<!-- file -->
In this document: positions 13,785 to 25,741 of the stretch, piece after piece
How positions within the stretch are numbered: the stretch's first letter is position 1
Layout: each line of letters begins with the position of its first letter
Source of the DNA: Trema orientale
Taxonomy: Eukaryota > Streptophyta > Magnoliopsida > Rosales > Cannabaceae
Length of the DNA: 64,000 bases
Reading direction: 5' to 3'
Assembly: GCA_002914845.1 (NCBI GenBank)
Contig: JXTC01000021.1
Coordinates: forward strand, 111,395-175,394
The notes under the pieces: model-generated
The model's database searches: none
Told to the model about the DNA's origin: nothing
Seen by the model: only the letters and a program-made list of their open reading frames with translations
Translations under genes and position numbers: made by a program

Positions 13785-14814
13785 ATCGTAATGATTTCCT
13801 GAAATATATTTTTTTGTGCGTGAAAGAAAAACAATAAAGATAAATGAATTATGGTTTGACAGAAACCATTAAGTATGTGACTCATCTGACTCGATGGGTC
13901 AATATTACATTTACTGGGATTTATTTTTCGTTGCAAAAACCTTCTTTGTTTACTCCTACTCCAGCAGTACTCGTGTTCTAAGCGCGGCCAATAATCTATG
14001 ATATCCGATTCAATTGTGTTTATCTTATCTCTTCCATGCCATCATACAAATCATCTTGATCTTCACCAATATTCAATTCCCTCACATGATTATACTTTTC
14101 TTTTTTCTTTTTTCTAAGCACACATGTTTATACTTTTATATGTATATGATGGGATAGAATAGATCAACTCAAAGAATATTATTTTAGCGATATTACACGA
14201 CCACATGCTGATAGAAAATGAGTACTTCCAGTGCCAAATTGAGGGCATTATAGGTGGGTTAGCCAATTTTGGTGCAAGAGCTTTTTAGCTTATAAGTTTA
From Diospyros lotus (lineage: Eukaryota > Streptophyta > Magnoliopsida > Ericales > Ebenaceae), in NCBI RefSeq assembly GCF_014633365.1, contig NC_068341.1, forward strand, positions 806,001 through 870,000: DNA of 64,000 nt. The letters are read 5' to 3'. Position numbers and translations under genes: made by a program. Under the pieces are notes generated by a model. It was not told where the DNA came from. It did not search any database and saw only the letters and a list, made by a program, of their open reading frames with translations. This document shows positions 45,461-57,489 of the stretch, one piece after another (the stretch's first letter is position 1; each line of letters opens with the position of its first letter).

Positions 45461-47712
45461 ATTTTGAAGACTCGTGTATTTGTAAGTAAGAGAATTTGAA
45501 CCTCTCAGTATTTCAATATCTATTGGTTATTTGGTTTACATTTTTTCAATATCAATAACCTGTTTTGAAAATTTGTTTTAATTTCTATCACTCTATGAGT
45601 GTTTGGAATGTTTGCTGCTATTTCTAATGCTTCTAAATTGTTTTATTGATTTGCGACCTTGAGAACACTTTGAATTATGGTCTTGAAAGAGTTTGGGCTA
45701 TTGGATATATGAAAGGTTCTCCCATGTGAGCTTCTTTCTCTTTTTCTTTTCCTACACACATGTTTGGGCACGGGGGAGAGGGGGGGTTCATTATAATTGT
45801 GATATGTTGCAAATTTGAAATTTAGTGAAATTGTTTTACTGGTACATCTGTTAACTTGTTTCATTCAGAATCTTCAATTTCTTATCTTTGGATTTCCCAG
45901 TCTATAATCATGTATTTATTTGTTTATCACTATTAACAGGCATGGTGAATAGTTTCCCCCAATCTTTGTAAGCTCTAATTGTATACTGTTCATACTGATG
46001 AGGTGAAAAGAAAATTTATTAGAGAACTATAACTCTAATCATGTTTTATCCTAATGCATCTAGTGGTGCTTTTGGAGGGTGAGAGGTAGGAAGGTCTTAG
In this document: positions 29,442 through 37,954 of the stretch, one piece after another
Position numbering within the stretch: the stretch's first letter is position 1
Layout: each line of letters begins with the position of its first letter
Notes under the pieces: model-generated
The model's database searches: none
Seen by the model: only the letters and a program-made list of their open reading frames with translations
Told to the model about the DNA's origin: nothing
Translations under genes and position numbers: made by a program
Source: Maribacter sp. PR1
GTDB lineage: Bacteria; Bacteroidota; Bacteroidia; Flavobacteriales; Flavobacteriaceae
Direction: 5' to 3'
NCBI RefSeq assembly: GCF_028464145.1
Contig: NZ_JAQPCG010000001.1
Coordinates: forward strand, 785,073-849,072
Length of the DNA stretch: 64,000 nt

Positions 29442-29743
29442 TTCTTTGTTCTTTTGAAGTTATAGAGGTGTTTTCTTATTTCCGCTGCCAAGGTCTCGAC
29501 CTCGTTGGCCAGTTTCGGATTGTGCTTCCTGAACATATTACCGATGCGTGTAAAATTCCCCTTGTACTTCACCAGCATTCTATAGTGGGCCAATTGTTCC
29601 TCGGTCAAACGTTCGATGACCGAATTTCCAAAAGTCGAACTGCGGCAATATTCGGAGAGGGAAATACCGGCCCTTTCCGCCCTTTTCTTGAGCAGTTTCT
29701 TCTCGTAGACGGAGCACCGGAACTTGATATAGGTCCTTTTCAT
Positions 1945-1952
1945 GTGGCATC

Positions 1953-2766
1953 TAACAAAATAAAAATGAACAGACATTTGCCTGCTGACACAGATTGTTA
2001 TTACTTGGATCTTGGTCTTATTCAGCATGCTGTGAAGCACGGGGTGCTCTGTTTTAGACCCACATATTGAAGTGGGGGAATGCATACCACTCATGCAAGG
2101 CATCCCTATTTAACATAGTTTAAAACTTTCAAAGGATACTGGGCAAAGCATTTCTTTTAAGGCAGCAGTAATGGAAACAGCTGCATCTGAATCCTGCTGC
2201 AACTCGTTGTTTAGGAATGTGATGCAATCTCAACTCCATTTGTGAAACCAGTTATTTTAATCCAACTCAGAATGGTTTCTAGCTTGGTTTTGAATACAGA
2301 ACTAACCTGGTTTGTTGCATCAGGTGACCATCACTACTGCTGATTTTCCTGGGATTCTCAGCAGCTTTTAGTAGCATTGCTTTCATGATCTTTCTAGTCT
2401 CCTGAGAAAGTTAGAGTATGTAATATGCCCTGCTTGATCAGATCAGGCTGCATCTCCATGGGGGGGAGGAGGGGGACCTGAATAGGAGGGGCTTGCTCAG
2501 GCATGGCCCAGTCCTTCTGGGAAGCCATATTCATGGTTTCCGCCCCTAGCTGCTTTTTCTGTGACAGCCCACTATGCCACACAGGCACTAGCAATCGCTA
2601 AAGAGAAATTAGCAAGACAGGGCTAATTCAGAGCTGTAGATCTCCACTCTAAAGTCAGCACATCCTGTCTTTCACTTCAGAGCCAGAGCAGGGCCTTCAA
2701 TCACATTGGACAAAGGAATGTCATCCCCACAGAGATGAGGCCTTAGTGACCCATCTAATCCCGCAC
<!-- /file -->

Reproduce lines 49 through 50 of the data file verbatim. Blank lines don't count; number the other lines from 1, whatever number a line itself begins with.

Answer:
29501 CTCGTTGGCCAGTTTCGGATTGTGCTTCCTGAACATATTACCGATGCGTGTAAAATTCCCCTTGTACTTCACCAGCATTCTATAGTGGGCCAATTGTTCC
29601 TCGGTCAAACGTTCGATGACCGAATTTCCAAAAGTCGAACTGCGGCAATATTCGGAGAGGGAAATACCGGCCCTTTCCGCCCTTTTCTTGAGCAGTTTCT